Cardinal Numbers

Why the EBCs are the key to the 2024 election

A potter arranging earthen lamps during Diwali, at a workshop in Ahmedabad. Artisanal castes such as potters, carpenters, and blacksmiths are a set of thousands of castes that have been confined to their traditional caste-based occupations for centuries and deprived access to social, economic and political advancement. Administratively, they are often termed the “atipichchdi jati”—extremely deprived castes—or “Extremely Backward Classes.” Amit Dave / Reuters
01 March, 2024

A DAY AFTER Narendra Modi consecrated the Ram temple in Ayodhya, his union government launched another crucial political maneuver. On 23 January, it announced that the prime minister had conferred a Bharat Ratna, India’s highest civilian honour, upon the late Karpoori Thakur, who had served two brief stints as the chief minister of Bihar in the 1970s. The union home minister Amit Shah addressed Bharatiya Janata Party workers in Delhi after the announcement. He praised Thakur’s commitment to affirmative action for the backward classes. “Modiji did Ram kaaj on 22 January and gareeb kaaj on 23 January”—work for Ram and work for the poor, respectively—Shah said. He claimed that Modi, like Thakur, belonged to an “atipichchhdi jati”—an oppressed caste group that has been socially, financially and educationally deprived for centuries.

On 24 January, Thakur’s birth centenary, the prime minister wrote a rare op-ed, praising the socialist politician. Modi highlighted details of Thakur’s life that mirrored his own, prime among which was Thakur’s caste background and strong opposition to the Congress party, which came from his mentor, Ram Manohar Lohia, India’s tallest socialist politician and a votary of “non-Congressism.” The prime minister wrote that Thakur had stood up for affirmative action despite “heavy opposition,” although he neglected to mention that the opposition had come from his party’s own political predecessor, the Bharatiya Jana Sangh.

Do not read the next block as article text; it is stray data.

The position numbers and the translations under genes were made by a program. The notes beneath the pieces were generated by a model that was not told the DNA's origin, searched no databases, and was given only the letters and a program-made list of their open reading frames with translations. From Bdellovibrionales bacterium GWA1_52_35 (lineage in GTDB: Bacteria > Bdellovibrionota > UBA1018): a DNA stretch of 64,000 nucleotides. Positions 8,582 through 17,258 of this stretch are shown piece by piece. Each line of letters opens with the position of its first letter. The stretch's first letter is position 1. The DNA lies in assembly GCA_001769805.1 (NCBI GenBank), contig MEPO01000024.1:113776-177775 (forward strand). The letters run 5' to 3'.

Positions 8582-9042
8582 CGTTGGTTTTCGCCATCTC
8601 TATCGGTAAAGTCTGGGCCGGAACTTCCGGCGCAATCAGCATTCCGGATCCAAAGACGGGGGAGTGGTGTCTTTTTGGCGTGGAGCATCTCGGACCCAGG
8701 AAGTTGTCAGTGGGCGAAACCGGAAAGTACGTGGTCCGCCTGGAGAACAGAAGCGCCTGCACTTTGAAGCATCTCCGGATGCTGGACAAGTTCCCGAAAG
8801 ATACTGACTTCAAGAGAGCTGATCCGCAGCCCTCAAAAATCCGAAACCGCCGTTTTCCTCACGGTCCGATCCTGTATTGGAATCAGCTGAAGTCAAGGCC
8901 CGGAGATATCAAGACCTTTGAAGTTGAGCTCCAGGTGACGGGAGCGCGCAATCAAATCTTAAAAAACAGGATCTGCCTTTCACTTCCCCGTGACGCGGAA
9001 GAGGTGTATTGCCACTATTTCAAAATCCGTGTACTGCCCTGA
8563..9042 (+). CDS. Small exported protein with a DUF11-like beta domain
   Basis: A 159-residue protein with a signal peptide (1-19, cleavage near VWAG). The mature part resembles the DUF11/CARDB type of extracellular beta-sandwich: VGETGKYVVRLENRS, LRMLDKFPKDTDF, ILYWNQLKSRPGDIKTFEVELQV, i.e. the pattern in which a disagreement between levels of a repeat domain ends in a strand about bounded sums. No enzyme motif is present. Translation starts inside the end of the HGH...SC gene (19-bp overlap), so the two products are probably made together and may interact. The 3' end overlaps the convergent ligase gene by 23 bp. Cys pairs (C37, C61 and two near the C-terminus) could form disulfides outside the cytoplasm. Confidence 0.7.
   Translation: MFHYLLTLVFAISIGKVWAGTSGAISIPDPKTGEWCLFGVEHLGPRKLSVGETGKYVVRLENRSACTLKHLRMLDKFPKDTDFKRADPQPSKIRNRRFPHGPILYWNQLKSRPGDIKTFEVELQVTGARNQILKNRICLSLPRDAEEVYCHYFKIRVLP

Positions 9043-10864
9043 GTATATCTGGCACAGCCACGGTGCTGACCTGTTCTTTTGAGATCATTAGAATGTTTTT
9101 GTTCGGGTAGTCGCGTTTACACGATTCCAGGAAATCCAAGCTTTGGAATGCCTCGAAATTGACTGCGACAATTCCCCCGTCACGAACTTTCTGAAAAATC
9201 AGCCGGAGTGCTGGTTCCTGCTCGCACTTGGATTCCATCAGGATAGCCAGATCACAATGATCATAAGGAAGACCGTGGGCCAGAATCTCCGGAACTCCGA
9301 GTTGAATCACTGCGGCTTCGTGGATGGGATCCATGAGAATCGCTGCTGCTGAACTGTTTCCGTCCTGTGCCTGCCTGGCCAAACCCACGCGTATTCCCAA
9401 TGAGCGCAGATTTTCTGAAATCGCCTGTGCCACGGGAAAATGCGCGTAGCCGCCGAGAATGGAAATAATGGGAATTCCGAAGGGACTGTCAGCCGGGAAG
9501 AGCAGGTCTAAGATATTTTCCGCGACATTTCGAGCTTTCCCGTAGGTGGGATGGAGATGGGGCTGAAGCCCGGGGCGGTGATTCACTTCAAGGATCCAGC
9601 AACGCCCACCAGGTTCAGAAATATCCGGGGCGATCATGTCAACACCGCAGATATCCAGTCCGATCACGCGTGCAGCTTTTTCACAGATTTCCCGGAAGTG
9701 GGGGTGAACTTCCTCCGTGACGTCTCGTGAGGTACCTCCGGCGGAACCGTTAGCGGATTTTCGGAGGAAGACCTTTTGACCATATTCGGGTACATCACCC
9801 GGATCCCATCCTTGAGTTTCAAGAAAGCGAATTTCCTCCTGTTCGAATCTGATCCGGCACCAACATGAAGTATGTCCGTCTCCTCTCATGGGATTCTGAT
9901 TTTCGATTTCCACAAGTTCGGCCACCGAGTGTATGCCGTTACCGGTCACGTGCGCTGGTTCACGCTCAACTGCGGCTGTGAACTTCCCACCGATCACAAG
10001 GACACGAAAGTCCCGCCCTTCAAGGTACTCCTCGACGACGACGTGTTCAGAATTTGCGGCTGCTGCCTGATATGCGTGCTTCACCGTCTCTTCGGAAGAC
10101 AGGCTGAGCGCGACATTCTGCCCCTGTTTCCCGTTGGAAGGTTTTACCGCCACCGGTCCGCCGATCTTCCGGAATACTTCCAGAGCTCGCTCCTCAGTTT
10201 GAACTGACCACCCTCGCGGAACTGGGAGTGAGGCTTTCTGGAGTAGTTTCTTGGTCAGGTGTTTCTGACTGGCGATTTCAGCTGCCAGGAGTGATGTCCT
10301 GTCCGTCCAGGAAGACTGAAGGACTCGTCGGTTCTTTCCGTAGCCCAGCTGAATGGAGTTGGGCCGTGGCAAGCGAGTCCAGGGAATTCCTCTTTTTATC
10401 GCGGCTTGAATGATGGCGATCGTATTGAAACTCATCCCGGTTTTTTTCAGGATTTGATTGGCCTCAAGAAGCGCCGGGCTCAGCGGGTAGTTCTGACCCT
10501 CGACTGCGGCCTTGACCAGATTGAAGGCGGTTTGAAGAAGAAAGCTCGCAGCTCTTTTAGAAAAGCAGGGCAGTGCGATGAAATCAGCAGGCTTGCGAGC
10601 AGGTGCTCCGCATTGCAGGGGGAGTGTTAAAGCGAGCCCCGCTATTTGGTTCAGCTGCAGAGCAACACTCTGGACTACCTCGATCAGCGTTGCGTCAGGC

Thakur was a die-hard socialist and freedom fighter, having risen into politics from the Congress Socialist Party, under Lohia. Like his mentor, Thakur championed reservation—anathema to most upper-caste leaders that populated the Jana Sangh and the Congress—for oppressed castes who had come to be referred to as “Other Backward Classes.” Even among the OBCs, several castes were identified as extremely deprived, and administratively referred to as “most backward classes,” or “extremely backward classes.” Thakur hailed from an EBC caste, the Nai community, whose historical occupation was hairdressing.

The 1960s and 1970s were a heady time for OBC leaders, especially in the Hindi heartland. The Congress had suffered a significant setback in the 1967 general elections, making room for non-Congress parties, such as Lohia’s, to grow. There was a rising political consciousness among the OBCs of north India, and OBC politicians began to emerge among the ranks of most parties and governments. The most prominent among them—Thakur, the future prime minister Charan Singh, and future Bihar chief ministers BP Mandal, Nitish Kumar and Lalu Prasad Yadav, among others—would go on to change the nature of OBC politics in the country.